Consumers Spend $181 Billion Annually on Beverages

BY Courtney Huckabay

Findings from Technomic Inc.'s 2017 Away-​From-​Home Beverage Study indicate that nonalcohol beverages are a large and growing part of the foodservice industry. From staples like soft drinks, teas, coffees and juices to emerging categories like cold-​brew coffee, energy drinks and enhanced waters, hot and cold beverages accounted for over $181 billion in annual sales and totaled over 113 billion servings in 2016.

Although soda and regular coffee continue to drive beverage volume overall, formats like specialty coffee (hot and iced), bottled water and energy drinks are expected to continue their already rapid growth in the next three to five years.

Retailers and foodservice locations will be excited to know 11% of Americans drink energy beverages at least once per week, according to new AudienceSCAN survey data.

Beverages account for $1 out of every $5 consumers spend away from home,” said David Henkes, senior principal at Technomic. “They are a critical part of the overall experience and, because of their central importance, it’s absolutely crucial for restaurant operators and their suppliers to understand how innovation impacts consumer satisfaction.” Adds Patrick Egan, manager of research and insights, “flavored waters, plant-​based milks, cold-​brew coffee, aguas frescas and fresh-​pressed juices are some of the categories taking advantage of modern consumer beverage preferences."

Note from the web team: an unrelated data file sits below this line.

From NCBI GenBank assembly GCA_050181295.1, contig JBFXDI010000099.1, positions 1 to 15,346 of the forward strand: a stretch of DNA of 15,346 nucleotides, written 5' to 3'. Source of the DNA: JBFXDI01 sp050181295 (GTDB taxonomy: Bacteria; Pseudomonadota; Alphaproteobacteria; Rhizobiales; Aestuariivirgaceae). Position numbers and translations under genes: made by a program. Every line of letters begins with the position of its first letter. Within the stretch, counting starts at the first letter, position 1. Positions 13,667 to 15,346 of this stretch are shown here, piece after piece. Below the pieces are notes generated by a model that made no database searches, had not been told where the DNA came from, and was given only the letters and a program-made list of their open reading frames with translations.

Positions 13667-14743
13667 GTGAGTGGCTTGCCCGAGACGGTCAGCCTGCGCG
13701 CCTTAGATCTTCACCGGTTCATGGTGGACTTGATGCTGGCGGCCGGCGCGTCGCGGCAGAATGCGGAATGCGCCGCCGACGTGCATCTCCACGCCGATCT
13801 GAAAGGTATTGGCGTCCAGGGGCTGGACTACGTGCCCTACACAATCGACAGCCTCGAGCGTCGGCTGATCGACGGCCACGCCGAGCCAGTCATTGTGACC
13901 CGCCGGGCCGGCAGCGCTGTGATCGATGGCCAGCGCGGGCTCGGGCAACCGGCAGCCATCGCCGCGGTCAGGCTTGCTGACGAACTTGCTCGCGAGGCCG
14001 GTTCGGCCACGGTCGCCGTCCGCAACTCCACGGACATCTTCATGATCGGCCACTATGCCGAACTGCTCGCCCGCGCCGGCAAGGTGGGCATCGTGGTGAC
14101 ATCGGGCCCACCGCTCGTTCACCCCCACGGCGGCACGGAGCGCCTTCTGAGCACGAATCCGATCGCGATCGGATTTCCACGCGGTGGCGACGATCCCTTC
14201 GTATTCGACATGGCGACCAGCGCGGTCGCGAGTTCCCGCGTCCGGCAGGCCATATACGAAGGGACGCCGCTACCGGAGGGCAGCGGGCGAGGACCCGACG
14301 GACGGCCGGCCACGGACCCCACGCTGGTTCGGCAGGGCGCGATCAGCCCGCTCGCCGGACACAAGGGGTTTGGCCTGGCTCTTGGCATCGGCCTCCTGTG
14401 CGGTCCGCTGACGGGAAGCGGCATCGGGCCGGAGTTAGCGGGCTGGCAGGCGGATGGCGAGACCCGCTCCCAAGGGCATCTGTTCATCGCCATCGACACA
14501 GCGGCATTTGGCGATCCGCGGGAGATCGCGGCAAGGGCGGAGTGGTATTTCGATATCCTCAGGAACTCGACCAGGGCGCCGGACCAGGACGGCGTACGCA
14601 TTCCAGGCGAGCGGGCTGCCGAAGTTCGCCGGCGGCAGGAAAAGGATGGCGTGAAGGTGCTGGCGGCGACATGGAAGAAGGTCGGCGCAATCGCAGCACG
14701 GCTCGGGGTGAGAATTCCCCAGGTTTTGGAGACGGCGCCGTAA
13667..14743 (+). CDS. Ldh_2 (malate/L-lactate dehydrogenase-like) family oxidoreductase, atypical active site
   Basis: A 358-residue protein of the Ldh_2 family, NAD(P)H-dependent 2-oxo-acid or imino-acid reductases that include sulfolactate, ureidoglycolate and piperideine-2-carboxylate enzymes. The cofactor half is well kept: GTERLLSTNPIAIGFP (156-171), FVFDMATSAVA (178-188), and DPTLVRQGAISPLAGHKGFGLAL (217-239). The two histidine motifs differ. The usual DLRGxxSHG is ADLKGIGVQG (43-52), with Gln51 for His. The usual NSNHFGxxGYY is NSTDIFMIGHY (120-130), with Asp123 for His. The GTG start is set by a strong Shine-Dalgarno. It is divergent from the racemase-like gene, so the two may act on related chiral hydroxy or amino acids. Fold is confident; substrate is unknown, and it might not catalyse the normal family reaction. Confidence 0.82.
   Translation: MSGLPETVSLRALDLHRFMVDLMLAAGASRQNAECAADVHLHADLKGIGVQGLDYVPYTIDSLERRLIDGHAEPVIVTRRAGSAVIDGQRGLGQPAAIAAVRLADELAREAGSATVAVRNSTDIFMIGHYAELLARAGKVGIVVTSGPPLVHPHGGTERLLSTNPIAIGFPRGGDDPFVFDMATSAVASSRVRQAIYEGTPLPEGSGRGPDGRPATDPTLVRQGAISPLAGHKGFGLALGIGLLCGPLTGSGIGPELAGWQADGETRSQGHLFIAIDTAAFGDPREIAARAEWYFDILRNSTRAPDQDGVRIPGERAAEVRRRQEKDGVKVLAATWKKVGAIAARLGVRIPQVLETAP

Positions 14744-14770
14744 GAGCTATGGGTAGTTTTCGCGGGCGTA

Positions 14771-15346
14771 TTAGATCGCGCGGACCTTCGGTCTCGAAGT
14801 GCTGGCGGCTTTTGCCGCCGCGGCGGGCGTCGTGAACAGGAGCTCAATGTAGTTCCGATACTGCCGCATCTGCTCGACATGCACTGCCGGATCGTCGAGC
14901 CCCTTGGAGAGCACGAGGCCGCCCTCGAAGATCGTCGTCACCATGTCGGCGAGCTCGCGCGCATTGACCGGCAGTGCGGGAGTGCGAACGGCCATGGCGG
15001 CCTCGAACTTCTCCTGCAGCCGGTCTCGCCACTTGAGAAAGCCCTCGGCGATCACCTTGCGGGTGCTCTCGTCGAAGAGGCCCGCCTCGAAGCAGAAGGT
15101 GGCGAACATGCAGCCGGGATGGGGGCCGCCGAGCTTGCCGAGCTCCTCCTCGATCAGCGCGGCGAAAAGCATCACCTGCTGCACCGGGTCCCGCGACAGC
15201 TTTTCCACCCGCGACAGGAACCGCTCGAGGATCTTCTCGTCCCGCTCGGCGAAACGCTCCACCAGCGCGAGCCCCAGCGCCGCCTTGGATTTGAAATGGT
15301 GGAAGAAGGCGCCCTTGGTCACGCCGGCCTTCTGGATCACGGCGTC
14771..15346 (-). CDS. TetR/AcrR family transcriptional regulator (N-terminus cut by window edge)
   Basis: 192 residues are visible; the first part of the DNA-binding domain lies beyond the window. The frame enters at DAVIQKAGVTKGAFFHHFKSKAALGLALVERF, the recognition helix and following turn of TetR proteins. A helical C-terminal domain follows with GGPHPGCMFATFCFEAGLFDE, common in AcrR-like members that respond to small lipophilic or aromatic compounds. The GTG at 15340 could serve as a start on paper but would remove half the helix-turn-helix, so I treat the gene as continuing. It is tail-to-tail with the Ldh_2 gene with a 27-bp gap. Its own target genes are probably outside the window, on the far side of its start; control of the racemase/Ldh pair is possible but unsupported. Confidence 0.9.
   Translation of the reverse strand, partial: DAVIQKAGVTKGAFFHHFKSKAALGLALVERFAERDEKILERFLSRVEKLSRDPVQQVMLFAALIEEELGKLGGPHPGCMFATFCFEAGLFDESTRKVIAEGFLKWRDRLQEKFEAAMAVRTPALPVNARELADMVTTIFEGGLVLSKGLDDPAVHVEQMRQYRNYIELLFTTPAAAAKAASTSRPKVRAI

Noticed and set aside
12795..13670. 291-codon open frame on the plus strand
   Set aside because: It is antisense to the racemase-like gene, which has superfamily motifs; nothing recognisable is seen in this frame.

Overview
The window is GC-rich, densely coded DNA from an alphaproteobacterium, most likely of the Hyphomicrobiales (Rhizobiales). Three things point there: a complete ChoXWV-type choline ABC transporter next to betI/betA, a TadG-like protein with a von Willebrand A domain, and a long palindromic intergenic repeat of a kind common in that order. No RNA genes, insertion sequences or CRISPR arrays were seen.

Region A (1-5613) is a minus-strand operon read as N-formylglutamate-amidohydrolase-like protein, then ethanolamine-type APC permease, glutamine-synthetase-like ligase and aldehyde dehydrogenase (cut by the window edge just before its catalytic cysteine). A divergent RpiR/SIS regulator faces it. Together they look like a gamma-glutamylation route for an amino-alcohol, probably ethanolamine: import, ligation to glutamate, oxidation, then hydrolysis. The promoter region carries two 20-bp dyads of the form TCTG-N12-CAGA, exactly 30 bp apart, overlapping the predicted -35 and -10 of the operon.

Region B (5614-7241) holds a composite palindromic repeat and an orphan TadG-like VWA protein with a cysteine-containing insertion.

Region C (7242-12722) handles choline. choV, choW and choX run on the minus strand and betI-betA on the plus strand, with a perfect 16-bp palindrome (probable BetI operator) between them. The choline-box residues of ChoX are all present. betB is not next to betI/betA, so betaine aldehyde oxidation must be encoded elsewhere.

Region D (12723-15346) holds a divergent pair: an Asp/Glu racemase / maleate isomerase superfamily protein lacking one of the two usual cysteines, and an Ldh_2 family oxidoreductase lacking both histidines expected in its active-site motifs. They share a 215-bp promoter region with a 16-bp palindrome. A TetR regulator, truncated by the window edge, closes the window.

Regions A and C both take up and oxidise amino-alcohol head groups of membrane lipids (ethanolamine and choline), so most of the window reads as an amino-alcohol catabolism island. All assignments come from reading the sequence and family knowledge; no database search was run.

Beverage marketers and retailers can promote new and exciting energy drink offers through social media. The new AudienceSCAN study found 41.5% of Energy Drink Consumers took action after seeing social network ads in the past month.

While key attributes like taste and refreshment still dominate the consumer mindset, there is an increased emphasis on beverage health and functionality due to demographic (i.e., generational, ethic) and regulatory (e.g., regional soda taxes, mandatory calorie labeling) shifts. No longer are consumers simply looking for a convenient meal compliment; rather, they are coming to foodservice operations seeking fulfillment of diverse beverage occasions like snacks, pick-​me-​ups or meal replacements. As such, manufacturers and operators need to come prepared with multifunctional items that can serve a variety of dayparts.

A great way to reach those reaching for liquid energy could be through the web. The new AudienceSCAN survey showed Energy Drink Consumers are 64% more likely than average to take action after seeing internet banner ads.

Additional key takeaways from the report include:

  • Diet beverages sweetened with zero-​calorie sugar substitutes (e.g., aspartame) are no longer perceived to be healthy. Other, more natural sweeteners such as agave, Stevia and honey are among the better-​for-​you sweeteners capturing increased consumer and operator attention.
  • While brand-​name beverages are still critical to consumers—over 50% consider brand name either somewhat or very important—younger generations tend to downplay brand importance relative to older generations.
  • Pricing and taste remain the top two attributes operators emphasize when sourcing their beverage products.